Leading the Way Into the National Airspace System

For more than four decades, the Association for Unmanned Vehicle Systems International has advocated for and promoted the unmanned systems and robotics industry, most recently focusing on integrating unmanned aircraft systems in the NAS.
By Michael Toscano | October 22, 2014

For more than four decades, the Association for Unmanned Vehicle Systems International has advocated for and promoted the unmanned systems and robotics industry, most recently focusing on integrating unmanned aircraft systems (UAS) in the National Airspace System and showcasing the uses of UAS in the commercial and civil marketplace.

Whether it is aiding search and rescue missions, advancing scientific research, responding to natural disasters, or helping farmers care for their crops, UAS are capable of saving time, saving money and most importantly, saving lives. AUVSI supports the safe and responsible integration of UAS to unlock tremendous potential the technology holds while helping to boost local economies and create jobs.

Safe, Responsible Integration
As the agency in charge of aviation safety, the Federal Aviation Administration is at the forefront of this effort and has laid out a timeline and process for examining these issues. AUVSI is in regular contact with the FAA and we have also met and continue to maintain an open dialogue with the pilot community, air traffic controllers and others with a stake in aviation safety.

The industry is also taking steps to ensure that UAS are safely integrated through the development of “sense and avoid” systems and other technologies. AUVSI is committed to ensuring that UAS are integrated into the U.S. airspace in the manner that ensures the safety of all aircraft—manned and unmanned. One way AUVSI is helping with this is co-chairing the FAA’s Beyond Visual Line of Sight User Action Group, which was created by the co-chairs of the UAS Aviation Rulemaking Committee in May. The purpose of this group is to seek input from users or potential users of UAS on what the immediate, near and long-term issues or hurdles are or might be for fielding this technology.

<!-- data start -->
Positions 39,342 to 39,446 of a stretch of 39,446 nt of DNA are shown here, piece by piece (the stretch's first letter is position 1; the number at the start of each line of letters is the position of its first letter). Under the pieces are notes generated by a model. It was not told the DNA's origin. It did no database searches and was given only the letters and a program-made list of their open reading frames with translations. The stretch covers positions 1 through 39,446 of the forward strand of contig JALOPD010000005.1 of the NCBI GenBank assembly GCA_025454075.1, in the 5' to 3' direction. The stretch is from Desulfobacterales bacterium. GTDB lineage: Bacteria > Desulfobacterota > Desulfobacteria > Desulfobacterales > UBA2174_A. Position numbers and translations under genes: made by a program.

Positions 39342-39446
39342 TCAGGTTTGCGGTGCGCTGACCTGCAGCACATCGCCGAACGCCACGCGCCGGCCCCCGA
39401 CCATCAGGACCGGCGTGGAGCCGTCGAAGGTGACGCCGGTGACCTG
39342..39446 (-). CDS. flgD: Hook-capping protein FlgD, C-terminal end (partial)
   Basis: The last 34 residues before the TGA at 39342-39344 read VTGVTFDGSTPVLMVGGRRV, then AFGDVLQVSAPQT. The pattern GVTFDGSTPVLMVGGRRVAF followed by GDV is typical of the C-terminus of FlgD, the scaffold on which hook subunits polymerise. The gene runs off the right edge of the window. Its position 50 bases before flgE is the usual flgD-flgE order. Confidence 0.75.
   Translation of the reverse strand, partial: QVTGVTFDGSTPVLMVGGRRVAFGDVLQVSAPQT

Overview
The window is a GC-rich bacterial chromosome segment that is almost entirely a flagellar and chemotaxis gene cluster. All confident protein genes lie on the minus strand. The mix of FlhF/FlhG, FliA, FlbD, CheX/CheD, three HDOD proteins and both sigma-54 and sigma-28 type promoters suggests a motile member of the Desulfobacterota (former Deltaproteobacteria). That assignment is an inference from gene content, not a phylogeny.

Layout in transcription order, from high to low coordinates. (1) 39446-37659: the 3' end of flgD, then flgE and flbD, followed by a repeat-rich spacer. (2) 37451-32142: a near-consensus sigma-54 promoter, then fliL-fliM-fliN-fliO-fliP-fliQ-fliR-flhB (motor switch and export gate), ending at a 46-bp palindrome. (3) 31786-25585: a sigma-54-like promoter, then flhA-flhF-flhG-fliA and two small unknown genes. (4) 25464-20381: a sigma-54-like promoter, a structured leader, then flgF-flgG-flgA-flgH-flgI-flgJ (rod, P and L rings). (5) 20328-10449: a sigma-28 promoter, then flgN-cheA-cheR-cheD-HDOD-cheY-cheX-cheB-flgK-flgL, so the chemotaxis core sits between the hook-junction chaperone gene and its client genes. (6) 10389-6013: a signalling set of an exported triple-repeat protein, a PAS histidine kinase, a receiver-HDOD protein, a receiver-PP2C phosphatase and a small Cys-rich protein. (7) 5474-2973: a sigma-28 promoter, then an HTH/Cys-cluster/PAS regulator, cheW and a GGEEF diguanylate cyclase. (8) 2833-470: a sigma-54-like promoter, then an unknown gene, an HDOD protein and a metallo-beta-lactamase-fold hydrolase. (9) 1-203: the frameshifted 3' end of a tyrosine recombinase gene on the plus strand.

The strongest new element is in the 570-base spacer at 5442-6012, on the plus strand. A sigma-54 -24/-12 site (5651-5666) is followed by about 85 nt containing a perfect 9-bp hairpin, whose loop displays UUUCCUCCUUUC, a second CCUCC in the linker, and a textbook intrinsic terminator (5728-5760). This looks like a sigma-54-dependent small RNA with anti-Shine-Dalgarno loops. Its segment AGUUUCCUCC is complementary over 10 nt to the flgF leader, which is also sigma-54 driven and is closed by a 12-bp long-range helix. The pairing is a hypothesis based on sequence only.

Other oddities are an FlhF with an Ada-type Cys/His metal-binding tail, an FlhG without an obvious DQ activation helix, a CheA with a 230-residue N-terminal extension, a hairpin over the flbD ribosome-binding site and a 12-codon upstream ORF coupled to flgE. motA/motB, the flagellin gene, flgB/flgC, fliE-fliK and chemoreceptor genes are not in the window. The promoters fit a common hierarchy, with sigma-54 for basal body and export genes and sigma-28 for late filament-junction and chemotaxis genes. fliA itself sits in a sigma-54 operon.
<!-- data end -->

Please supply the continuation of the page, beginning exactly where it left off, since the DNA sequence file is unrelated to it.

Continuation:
FAA Test Sites
The FAA legislation required the FAA administrator to create six UAS test sites for the testing and development of UAS as part of the safe and responsible integration of UAS into the national airspace.

Despite statutory requirements, the FAA failed to meet the August 2012 deadline for seeking proposals for test sites, as well as the December 2012 deadline for establishing the initial six test sites. AUVSI directly pressed the Department of Transportation and the FAA to open the test site selection process. In a letter to then-Transportation Secretary Ray LaHood and FAA Administrator Michael Huerta, AUVSI wrote that test sites were key to unlocking the potential of UAS both as a tool to make Americans safer, more secure and more productive, as well as an economic driver and job creator.

AUVSI also engaged third parties to make their voices heard. The Aerospace States Association, a consortium of states with aerospace industries led by lieutenant governors, also wrote to the FAA requesting the test site process move forward to avoid “losing our global advantage” in aviation innovation. In addition, AUVSI worked closely with the Congressional Unmanned Systems Caucus to ensure members of Congress were fully briefed on the FAA’s progress. In response to the continued delay in implementing key milestones, the caucus sent letters to the DOT secretary and the administrator asking them to stay on task and expedite the integration of UAS.